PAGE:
[You called it a ‘paltry piece of fiction’ but you said you wanted to put your head between my legs and I said ‘okay’ even though I had no intention of letting you do that. I remembered the first time you went down on me in the hotel room that you lived in at the time. It was the first time anyone had ever gone down on me. It was the first time someone had done something specifically for me for more than an hour. You kept looking up at me periodically with this apologetic look on your face. I kept looking at your bed sheets, trying to figure out the thread count with a concerned enough look on my face that could have hopefully been misconstrued as a look of pleasure. You had an asthma attack during and after.]
Once, you texted me and said, “I must fuck you.”
I didn’t reply but I took a screen shot of the text. I texted you the screenshot a few days later without context.
It is the only quote I have sent you. I think I sent it in a way that meant, ‘look at all the ridiculous things you say to me.’ But you took it as meaning I wanted to sext.
That was the conversation that you told me I would be good at writing erotica and then made sure to add that you’re too much of a book snob to read erotica. Though, while I was sending you detailed descriptions of how I masturbated (face down, sometimes with lesbian porn) you didn’t seem to mind erotic realism.
Tonight you will text me with something like,
“Intense solitude becomes unbearable only when there’s nothing one wishes to say to another.”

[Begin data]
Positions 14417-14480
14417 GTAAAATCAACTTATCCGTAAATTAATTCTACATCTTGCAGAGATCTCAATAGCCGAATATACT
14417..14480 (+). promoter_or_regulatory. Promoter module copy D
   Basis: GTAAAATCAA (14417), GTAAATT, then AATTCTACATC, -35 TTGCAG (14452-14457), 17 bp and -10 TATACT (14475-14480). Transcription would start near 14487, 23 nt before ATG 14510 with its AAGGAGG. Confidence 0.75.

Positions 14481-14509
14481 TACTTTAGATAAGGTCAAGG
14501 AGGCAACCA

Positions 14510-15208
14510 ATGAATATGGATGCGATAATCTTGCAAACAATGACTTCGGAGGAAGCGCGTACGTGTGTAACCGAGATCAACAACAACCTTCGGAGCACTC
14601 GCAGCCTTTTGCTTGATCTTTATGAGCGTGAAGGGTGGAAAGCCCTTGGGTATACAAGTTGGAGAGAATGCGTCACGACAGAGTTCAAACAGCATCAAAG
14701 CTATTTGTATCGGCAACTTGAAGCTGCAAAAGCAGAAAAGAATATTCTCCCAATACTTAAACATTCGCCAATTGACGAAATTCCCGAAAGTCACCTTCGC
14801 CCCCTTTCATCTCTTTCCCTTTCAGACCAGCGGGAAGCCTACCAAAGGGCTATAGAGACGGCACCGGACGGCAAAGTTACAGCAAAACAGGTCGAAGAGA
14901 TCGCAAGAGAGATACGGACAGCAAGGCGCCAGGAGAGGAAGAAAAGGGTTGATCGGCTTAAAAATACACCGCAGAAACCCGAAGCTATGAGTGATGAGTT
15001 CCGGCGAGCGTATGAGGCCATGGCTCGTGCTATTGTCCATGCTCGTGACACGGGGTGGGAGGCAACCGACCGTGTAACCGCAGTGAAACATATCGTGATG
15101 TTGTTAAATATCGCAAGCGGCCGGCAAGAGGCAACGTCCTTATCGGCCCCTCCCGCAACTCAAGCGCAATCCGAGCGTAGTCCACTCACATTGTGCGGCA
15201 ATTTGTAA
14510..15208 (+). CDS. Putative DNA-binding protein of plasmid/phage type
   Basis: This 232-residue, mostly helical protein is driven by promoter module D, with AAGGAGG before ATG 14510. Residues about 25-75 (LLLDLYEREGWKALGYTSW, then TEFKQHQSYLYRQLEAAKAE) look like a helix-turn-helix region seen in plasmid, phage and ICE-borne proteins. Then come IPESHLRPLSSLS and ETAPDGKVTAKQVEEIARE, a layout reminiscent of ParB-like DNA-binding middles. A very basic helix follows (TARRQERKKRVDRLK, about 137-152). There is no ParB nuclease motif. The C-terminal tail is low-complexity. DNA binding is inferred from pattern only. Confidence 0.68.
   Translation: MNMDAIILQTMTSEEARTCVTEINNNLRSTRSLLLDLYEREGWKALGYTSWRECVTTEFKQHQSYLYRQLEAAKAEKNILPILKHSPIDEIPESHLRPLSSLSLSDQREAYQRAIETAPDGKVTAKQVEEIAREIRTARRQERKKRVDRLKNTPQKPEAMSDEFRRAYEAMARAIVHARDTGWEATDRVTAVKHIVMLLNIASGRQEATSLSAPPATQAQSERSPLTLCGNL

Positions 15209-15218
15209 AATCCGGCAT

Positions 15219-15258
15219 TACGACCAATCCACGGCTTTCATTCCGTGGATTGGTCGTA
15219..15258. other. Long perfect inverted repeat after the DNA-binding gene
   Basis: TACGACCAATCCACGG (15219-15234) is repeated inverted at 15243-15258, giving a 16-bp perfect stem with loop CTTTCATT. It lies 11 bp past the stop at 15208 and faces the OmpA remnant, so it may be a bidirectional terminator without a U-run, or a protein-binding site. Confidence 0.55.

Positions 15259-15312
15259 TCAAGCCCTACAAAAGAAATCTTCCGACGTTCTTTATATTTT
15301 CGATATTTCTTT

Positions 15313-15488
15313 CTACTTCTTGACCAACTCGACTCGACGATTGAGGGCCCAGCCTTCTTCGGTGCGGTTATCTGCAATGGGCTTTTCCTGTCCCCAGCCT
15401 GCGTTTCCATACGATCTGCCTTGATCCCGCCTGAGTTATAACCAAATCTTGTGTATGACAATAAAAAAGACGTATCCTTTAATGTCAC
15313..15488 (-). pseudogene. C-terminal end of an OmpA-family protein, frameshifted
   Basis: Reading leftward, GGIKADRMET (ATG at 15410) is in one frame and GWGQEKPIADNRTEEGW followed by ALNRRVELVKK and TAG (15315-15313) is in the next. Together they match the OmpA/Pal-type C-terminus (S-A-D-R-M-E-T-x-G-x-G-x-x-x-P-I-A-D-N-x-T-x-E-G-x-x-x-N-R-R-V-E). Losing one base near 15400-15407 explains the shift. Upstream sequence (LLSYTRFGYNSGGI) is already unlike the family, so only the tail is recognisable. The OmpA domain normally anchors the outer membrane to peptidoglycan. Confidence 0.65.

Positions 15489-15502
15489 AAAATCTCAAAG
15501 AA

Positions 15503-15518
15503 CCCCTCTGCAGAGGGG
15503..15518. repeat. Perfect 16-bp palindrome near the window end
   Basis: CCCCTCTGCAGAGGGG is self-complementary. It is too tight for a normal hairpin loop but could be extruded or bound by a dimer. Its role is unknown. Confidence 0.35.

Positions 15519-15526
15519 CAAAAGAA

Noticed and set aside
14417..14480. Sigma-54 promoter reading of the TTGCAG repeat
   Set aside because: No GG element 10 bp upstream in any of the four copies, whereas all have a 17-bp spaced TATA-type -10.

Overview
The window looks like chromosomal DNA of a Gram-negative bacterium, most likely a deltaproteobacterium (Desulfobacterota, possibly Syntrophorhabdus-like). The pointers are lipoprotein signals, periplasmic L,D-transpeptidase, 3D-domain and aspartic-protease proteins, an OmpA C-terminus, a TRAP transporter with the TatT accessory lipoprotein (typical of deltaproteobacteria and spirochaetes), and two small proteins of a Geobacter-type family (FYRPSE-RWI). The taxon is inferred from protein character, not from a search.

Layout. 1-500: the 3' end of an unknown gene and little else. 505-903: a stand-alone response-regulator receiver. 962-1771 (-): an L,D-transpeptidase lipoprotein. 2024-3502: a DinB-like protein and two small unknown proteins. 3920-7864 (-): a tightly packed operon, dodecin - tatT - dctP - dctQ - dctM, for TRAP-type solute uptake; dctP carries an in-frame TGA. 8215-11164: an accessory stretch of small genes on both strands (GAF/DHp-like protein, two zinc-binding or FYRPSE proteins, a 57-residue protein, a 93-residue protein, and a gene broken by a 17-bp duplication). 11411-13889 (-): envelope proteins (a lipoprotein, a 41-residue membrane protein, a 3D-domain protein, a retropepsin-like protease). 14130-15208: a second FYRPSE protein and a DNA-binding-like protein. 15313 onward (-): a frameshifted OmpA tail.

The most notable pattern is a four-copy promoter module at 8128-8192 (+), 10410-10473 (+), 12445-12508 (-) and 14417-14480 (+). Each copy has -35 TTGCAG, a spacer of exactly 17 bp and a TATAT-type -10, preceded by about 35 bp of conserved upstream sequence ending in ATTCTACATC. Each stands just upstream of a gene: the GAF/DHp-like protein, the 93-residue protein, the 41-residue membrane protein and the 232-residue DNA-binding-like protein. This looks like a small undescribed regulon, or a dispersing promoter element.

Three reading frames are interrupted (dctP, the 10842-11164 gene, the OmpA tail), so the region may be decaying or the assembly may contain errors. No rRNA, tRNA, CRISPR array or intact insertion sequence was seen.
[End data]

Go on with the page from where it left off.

You’ll text me again before I answer and tell me that the quote is from ‘Americana’ by Don DeLillo.
I will look at my Iphone light up then check my Gmail.
While I’m going through my spam inbox, trying to figure out how to get off all of these subscription lists (Macy’s, PETA, Sierra Club, ModCloth, Urban Outfitters) that I thought were a good idea to sign up for at some point, you’ll text me a third time and say something like,
“I just finished a margarita. I am dining at alone at Plaza Azteca”
You have perfectly crafted a scenario within the span of three text messages of a lonely drunk writer, drinking comically tropical drinks in a Mexican restaurant, while contemplating the prose of the ‘American heartland’. In the back of your mind, behind your wire framed glasses, matted, self-conscious beard, and nervously thin lips, you think that this is a romantic vision of a struggling writer that drinks margaritas until drunk or out of cash and eats vegetarian tacos because they are cheaper.
Bukowski in paradise.